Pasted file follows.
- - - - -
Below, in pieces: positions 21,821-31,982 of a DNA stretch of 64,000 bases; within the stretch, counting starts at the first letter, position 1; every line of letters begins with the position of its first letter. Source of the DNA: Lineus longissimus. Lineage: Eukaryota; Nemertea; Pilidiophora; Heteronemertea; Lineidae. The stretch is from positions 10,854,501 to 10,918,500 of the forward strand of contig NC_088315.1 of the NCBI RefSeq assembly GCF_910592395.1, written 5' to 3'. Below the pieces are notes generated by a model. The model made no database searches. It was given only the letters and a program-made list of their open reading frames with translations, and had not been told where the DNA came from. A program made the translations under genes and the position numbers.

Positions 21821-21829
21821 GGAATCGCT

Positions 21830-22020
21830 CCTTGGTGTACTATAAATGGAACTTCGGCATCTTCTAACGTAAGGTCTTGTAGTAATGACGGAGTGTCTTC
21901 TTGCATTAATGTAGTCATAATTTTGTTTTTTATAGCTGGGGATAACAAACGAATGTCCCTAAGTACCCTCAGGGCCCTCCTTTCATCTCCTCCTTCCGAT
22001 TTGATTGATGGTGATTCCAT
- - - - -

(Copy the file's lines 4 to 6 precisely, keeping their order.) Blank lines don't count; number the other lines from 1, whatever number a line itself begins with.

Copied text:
Positions 21830-22020
21830 CCTTGGTGTACTATAAATGGAACTTCGGCATCTTCTAACGTAAGGTCTTGTAGTAATGACGGAGTGTCTTC
21901 TTGCATTAATGTAGTCATAATTTTGTTTTTTATAGCTGGGGATAACAAACGAATGTCCCTAAGTACCCTCAGGGCCCTCCTTTCATCTCCTCCTTCCGAT